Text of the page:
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Women of Reform Movements

Harriet Tubman Elizabeth Cady Stanton Sojourner Truth
by

Michaela Austin

on 3 April 2013

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Transcript of Women of Reform Movements

Elizabeth Cady Stanton born Nov. 12, 1815
Father was a lawyer and judge
Women came to Stanton’s father for legal advice, but he was unable to help them because women didn't have legal rights.
She studied Greek, Latin, and Math in school even though only men studied those subjects at that time.
She was inspired by Harry B. Stanton who later became her husband Stanton and others organized a meeting to discuss women’s rights. Nearly 300 women and 40 men attended the meeting. This meeting was later called the Seneca Falls Convention.
Wrote the “Declaration of Sentiments” which was written similar to the Declaration of Independence. She wrote that “all men and women are created equal”. This document called for equal opportunities in education and jobs, fair laws about marriage and the right to vote for women. •Stanton became friends with Susan B. Anthony and the two worked to improve lives for women as well as African Americans after the Civil War. Reform Movements Abolition
The movement to end slavery. Women's Suffrage
The movement to give rights to women including the right to vote. Harriet Tubman •Born as a slave in 1820 and began working at age 6.
•After the plantation owner died, Tubman escaped. She found shelter with a Quaker woman. This woman directed Tubman to other Quaker safe houses.
•The path that Tubman took had been named the Underground Railroad. • Once she arrived in Pennsylvania she was able to find work however she was unable to forget about the family she left behind.
•She decided to become a “conductor” on the Underground Railroad. She returned to the South to help other slaves. If she had been caught she would have been put to death.
•Tubman made 19 trips back to Maryland leading more than 300 slaves to freedom.
•She was named Moses after the character in the Old Testament in the Bible. During the Civil War, Tubman served with the Union Army (North). She cared for sick and homeless slaves who had taken refuge with the Union Army. She also acted as a spy and led a raid that freed nearly 800 slaves. Sojourner Truth •Born a slave in 1797 and spent 30 years as a slave. Named Isabella by one master.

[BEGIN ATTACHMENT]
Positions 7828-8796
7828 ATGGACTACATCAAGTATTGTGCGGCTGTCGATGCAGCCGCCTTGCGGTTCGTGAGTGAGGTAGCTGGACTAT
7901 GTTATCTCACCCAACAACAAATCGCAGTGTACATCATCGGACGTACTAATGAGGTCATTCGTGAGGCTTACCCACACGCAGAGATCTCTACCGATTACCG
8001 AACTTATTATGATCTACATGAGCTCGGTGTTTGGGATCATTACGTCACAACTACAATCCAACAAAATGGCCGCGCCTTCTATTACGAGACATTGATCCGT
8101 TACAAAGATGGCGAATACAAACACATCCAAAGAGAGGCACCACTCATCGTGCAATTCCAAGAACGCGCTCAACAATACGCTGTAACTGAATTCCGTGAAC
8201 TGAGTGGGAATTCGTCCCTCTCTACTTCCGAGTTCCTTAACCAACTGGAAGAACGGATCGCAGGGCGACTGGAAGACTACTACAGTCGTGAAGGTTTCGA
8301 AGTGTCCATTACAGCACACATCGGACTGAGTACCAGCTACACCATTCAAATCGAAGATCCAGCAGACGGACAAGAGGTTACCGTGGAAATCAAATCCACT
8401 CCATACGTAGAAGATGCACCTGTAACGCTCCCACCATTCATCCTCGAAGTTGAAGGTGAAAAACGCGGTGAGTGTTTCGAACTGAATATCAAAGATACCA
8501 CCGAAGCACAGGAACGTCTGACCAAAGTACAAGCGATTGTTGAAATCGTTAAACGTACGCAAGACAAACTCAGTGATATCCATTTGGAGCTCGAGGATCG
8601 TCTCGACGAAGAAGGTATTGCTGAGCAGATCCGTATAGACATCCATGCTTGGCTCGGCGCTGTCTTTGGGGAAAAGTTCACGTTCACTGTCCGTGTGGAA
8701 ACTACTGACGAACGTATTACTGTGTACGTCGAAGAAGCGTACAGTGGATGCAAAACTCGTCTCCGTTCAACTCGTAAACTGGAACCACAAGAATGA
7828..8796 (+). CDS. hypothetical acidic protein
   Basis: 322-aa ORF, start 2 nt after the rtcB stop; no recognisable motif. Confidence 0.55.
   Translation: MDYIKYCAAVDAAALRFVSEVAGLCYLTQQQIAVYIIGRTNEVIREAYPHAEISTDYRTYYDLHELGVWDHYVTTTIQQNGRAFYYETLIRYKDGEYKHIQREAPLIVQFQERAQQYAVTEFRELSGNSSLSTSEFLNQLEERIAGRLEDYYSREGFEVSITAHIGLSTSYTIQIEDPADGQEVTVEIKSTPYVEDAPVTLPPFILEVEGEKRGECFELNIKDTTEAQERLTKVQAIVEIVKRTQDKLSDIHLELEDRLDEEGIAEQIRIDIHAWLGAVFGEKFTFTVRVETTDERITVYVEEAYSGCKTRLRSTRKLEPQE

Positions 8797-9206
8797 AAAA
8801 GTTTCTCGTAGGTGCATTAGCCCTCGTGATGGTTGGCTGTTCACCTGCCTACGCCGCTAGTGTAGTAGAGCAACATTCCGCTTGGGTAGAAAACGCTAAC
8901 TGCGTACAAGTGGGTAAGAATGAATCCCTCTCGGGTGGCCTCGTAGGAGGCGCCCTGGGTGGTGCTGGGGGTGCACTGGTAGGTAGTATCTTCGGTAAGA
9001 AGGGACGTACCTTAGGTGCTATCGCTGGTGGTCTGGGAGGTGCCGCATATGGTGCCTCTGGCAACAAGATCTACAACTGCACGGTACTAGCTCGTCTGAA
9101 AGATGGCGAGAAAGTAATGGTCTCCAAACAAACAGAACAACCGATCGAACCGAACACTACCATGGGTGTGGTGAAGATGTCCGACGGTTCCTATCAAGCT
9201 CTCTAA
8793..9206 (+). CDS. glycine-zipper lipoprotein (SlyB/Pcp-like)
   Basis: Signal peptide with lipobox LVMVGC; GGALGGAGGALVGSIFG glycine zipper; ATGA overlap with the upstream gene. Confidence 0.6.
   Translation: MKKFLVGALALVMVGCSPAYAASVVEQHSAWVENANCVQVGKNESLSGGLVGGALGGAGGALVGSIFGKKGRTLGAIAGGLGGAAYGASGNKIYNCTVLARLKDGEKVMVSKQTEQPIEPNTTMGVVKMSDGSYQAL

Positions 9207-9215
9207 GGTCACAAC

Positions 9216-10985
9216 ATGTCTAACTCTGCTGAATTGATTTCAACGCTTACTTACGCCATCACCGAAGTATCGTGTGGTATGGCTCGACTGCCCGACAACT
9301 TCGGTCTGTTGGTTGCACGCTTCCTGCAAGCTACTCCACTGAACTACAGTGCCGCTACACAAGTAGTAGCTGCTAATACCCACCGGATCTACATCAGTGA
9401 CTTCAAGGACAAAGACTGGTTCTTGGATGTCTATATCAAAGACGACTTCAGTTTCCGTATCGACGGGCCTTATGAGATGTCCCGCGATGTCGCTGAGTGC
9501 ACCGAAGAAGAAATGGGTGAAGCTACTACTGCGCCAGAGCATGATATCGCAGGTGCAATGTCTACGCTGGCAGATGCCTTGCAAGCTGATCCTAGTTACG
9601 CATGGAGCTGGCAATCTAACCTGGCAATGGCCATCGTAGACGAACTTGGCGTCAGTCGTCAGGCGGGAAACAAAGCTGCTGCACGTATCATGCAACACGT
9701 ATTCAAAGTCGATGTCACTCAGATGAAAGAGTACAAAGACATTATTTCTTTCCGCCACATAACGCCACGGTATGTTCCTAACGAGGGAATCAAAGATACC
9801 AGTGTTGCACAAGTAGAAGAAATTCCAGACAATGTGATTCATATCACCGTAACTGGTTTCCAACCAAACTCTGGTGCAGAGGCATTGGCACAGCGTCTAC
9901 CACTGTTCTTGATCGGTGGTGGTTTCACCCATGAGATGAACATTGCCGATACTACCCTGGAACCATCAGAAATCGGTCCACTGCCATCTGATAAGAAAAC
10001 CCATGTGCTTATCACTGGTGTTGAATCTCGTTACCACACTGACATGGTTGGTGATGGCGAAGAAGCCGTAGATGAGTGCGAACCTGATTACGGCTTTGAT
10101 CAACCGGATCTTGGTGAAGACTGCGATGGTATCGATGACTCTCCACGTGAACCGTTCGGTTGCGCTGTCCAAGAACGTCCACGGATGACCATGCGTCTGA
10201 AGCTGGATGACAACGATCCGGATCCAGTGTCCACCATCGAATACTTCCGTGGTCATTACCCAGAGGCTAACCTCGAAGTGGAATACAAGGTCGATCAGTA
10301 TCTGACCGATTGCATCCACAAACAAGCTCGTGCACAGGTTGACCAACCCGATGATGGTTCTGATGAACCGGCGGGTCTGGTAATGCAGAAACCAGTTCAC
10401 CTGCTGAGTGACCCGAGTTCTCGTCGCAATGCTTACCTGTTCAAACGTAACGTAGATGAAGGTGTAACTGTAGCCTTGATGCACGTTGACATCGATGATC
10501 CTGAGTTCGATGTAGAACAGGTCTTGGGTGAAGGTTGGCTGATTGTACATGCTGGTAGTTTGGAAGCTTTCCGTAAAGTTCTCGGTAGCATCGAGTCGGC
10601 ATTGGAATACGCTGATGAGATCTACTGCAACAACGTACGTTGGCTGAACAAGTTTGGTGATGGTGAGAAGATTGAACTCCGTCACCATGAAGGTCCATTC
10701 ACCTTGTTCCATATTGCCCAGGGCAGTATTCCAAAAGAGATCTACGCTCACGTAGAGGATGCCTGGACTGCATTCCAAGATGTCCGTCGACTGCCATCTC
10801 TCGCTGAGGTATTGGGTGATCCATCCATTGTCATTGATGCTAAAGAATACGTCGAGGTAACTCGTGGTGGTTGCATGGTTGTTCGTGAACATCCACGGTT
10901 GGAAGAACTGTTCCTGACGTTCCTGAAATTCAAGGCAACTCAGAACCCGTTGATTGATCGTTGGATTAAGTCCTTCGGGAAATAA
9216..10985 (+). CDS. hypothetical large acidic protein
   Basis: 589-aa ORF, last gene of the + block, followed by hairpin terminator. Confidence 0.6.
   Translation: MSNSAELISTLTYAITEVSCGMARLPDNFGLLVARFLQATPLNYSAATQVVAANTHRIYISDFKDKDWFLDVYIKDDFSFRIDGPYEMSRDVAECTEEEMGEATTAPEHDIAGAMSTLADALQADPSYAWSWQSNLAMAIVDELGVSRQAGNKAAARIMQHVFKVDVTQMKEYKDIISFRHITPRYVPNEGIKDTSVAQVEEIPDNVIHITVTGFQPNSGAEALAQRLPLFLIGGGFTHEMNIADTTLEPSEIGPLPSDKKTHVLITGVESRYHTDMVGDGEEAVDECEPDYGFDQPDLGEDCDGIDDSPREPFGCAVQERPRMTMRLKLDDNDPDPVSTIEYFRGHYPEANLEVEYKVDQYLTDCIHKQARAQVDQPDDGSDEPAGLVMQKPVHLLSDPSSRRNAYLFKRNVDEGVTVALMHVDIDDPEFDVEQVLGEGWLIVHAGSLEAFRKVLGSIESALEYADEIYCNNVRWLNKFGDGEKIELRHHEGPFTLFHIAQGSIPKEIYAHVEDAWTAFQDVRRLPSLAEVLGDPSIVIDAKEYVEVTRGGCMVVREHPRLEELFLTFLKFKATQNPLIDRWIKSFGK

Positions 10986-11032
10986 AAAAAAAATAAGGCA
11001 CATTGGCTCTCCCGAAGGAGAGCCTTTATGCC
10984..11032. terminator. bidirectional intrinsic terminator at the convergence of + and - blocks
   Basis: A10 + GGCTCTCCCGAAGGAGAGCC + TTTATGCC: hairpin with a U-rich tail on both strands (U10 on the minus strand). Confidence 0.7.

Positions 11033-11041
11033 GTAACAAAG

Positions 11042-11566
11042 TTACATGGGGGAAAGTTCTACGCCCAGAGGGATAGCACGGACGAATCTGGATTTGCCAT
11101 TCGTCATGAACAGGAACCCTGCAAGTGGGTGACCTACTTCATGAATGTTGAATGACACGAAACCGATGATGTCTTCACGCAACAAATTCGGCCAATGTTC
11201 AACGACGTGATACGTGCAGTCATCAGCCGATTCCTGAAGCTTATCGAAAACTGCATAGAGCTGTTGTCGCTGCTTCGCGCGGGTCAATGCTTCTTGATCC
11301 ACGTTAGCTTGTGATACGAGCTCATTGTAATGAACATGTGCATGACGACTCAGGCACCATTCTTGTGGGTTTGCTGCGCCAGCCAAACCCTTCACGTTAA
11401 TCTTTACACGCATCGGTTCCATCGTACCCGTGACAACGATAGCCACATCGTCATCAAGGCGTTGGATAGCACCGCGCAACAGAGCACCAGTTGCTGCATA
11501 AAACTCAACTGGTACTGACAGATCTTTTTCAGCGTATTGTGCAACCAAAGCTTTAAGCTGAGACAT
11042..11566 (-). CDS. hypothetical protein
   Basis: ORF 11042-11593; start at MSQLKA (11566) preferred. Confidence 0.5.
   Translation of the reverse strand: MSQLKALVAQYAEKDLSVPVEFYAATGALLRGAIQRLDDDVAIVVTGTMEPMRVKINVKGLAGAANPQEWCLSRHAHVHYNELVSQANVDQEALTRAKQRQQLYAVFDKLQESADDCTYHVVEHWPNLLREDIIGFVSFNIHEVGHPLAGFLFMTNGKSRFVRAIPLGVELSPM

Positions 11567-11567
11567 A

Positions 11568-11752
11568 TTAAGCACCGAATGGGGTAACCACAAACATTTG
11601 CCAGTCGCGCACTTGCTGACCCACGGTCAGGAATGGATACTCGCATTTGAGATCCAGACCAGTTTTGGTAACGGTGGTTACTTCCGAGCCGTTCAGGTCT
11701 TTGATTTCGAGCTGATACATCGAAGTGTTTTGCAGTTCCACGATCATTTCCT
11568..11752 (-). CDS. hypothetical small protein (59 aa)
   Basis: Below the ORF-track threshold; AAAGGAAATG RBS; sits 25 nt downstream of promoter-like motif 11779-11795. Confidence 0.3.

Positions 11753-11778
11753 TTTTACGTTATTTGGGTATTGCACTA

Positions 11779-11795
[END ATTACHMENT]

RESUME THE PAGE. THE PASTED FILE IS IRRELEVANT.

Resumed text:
•Was sold many times during the 30 years. She was promised freedom by one owner after New York called for freedom for slaves. He did not keep his promise. She fled with her baby.
•Received help from an abolitionist couple. They bought her for $20 to give her freedom. To thank them, she took their last name as her own.
•Later changed her name to Sojourner Truth meaning “one who travels and speaks with truth” • Used her experiences to speak out against slavery
•Known for her speech “Ain’t I a Woman”. In it she shared that she hadn’t received special treatment because she was a woman and she had done the same work a man does.
•Truth dictated her autobiography titled Narrative of Sojourner Truth: A Northern Slave.
•Truth was the first African American woman to win a court case against a white man. •Worked as a nurse during the Civil War and collected supplies for African American troops
•Met President Lincoln at the White House.
•While in Washington, Truth worked to help freed slaves find homes and organized “sit-in” protests. These protests helped end segregation of street cars in Washington.
•Truth tried unsuccessfully to persuade the government to create educational programs for freed slaves.
•In the years following, Truth continued to talk to people about equal rights for African Americans and women – including women’s suffrage (right to vote). A reform movement is when people work together to change things The Underground Railroad was the name given to the route escaping slaves took to reach freedom. It was NOT a real railroad!
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